Somewhat on topic: I came across this story in the Dark Horse reissue collection of the Savage Tales magazine. Why create new Conan stories when Robert E. Howard’s were so excellent. Mine that vein till it runs dry.
I’ll confess, this is one Conan story that never really rang with me – even in comics adaptation. It’s good, REH was alwasy Blood ‘n Thunder, but seems like a half formed idea.
In comparison I like far better “The Devil in Iron” of similar theme – Island, damsel in distress for Brundage Cover fodder, Conan being pursued by people who want to kill him – justified perhaps but they are bad guys, supernatural menace.
BTW – I thought by the list we were going to do “Black Colossus” this week?
To his credit, Morgan doesn’t even pretend this is the best Conan story, even while he extols it as having “a lot going for it” and “a good introduction to Conan.” Which perhaps hits on its real value in the corpus; this is a Conan sampler. Free company? Check. Duels? Check. DiD? Check. Supernatural menace? Check. Giant ape? Check. Pirates? Check. So what’s not to love? Who cares if the supernatural menace scrapes from the bottom of the barrel? Who cares if the plot is less than tight, and more the one damn thing after another? It checks the boxes, man! This is your intro, and if you like what’s here you can find a more worked up version of each detail in another Conan tale. So drink up!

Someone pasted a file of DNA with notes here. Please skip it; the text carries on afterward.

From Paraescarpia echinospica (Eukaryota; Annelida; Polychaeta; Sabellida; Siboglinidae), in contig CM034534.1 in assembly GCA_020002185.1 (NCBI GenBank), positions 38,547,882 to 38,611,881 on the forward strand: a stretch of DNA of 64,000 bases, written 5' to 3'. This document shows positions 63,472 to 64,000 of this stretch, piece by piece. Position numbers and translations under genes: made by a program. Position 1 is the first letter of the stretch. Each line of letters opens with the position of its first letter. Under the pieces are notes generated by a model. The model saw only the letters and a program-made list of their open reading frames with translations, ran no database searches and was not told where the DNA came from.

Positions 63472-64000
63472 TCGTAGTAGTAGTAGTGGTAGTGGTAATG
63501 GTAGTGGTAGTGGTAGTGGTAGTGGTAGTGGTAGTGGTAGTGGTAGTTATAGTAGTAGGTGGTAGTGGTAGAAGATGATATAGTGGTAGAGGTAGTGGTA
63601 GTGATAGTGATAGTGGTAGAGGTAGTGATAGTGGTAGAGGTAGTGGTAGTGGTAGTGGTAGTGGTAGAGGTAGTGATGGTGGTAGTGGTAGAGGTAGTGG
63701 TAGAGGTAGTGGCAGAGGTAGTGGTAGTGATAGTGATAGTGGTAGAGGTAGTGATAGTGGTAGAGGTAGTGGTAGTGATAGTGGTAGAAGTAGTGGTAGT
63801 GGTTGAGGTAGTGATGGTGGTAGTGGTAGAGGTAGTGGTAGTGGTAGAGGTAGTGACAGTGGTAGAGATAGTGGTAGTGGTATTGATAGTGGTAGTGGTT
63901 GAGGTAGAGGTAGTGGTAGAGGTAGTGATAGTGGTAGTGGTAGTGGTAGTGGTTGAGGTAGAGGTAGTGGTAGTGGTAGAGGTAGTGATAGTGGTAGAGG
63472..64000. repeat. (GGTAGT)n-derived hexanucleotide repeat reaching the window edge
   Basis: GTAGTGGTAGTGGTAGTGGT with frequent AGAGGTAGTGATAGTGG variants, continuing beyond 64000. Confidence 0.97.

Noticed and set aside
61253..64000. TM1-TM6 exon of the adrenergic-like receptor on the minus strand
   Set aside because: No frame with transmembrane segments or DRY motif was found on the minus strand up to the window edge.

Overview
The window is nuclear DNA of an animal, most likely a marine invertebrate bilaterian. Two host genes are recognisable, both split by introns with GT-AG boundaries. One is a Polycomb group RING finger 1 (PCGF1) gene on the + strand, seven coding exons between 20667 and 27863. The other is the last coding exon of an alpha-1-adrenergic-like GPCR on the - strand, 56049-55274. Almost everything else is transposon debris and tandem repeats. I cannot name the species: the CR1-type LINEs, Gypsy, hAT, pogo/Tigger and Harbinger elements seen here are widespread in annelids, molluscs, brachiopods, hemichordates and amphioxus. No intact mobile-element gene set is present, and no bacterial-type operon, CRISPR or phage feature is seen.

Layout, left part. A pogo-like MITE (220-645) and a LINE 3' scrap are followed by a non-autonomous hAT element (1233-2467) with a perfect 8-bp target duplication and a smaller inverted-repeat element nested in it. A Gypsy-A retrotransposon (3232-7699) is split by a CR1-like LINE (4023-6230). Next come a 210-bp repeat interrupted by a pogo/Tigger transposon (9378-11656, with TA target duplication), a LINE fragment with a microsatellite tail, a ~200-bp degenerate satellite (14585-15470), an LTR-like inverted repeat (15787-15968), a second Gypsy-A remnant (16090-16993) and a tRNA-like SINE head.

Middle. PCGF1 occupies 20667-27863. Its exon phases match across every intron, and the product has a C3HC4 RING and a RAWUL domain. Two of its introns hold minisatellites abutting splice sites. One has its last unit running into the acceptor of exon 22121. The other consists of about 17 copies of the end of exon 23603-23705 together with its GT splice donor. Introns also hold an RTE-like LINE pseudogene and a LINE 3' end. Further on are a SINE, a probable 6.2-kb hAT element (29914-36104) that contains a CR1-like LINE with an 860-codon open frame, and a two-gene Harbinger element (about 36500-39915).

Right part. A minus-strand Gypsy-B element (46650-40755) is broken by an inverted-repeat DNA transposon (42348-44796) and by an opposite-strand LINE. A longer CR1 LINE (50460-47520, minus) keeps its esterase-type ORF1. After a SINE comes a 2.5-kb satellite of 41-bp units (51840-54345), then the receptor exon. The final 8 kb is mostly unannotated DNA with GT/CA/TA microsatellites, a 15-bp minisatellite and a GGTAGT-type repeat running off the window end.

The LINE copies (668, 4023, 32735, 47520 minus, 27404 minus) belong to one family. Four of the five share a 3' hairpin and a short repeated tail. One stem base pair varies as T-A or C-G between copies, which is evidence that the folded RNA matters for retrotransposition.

The thorough comparison with the other contents of the Weird Tales issue in which the story first appeared is a typical (and welcome) Morganesque bonus.
It is worth noting, however, that Howard too can be overwritten, in adaptation if not the original. Love those furious, hairy, knotted thews! Roy Thomas is the sinner there, I take it.
I do like Dark Horse’s adaptation. In fact, I’ve got the first thousand words of a post written, talking about it. I just need to get it finished.
Practical necessities force me to occasionally juggle the order from my original plan. I usually give a week’s notice by including the ‘Next week’s post’ line at the bottom of each essay.
There will likely be a few more adjustments as we go, but hopefully not too many.
Scott Oden has written a direct sequel to this one that you’ll be seeing in the back pages of the new Conan comic very soon now…
So we’ll do “Slithering Shadow” then next week, then.
Love the checked-off checklist, Brian.
Interesting news, Managing Editor!
Nice, analytical examination of the story, Morgan. Including brief looks at the other tales accompanying this one’s first appearance is a great offering of perspective – for me, making this Conan tale definitely the best available.
Morgan wrote, “The story was deemed a good introduction to Conan by L. Sprague de Camp to include it in Swords & Sorcery (Pyramid Books) in 1963.”